Born on January 19, 1809, in Boston, Massachusetts, Poe became a famous poet, short-story writer, and literary critic. Both of his parents were actors, but Poe found himself alone at age two because his mother died and his father had abandoned the family. This left Poe in the care of John Allan who raised him but didn't adopt him. An only child, Poe enjoyed the comforts of his wealthy family, played sports, and gained an education. Leaving for the University of Virginia, he fell into gambling. He didn't attend classes and fought with his father over money. Rather than finish his schooling, Poe joined the army where he obtained the rank of Sergeant Major for Artillery. Anonymously publishing a collection of poems, but not happy and wanting to end his five-year military commitment early, Poe admitted that he'd lied about his age. The army would only let him leave if he reconciled with his father and then attended West Point Military Academy.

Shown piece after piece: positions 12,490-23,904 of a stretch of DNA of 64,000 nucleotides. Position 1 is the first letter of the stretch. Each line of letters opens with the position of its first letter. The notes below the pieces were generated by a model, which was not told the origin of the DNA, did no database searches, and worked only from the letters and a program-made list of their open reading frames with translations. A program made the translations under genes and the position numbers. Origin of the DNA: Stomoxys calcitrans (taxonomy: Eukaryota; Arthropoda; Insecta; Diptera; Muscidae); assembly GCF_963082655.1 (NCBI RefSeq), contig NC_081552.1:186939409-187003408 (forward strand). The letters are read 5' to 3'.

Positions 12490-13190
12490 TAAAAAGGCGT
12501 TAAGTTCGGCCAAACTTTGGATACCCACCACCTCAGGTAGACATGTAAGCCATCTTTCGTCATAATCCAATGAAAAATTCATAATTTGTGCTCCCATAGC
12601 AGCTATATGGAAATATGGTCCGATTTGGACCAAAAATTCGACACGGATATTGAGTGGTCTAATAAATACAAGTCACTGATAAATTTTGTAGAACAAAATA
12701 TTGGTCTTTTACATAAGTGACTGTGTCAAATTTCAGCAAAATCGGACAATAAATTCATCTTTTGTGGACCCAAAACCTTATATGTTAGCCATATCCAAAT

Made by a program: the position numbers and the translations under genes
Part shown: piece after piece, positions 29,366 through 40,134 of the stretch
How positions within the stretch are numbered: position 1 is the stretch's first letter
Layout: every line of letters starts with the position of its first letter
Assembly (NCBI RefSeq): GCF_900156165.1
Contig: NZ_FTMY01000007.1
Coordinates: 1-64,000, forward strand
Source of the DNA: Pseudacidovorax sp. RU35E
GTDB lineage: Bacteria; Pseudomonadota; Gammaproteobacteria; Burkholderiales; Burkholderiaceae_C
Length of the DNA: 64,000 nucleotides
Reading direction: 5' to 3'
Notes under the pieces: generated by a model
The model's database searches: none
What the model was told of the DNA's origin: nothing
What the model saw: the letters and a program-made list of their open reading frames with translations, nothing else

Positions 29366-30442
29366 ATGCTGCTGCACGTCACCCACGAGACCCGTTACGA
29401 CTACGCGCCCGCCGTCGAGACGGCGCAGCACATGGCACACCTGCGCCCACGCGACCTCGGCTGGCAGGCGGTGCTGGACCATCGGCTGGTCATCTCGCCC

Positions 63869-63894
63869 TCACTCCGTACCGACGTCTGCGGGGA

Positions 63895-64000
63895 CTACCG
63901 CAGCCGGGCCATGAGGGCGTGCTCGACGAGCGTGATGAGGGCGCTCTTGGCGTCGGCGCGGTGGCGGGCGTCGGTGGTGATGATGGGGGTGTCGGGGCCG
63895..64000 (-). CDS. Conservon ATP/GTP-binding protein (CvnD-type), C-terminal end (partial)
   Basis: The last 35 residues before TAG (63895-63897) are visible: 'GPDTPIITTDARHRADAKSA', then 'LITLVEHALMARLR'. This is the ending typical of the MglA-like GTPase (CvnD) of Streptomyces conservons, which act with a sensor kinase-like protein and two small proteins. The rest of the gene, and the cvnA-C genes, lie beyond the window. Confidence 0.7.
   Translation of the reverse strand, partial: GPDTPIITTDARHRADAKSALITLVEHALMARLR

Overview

Poe's bad habits continued. His foster father didn't agree to see him until after his foster mother died. Poe married and continued writing but also engaged in immoral and questionable affairs. He purposefully received a dishonorable discharge from West Point and moved to New York to pen more poems. It was very difficult for a writer to survive on writing alone without international copyright laws and hard financial times. Yet, Poe turned from poetry to writing stories and found a degree of success. He remarried and lived with his wife's mother for a time while he published his works. Poe tried his hand again as an editor, this time not getting himself fired for being drunk, and also found employment as a literary critic for several years, moving from city to city. Already almost an alcoholic, Poe was further distressed and grieved when his wife died of tuberculosis. Still writing, Poe published his poem "The Raven," and it was an instant success with the public. However, Poe received very little money from its publication. Continuing to drink while he unsuccessfully courted wealthy women, Poe found himself impoverished and alone. A trailblazer in his own right as one of the earliest authors of the short-story, one of the first American writers to try living by writing alone, and perhaps the creator of the detective-fiction genre, Poe's name, though, is often associated with sadness and despair. He died on October 3, 1849, at forty years of age.
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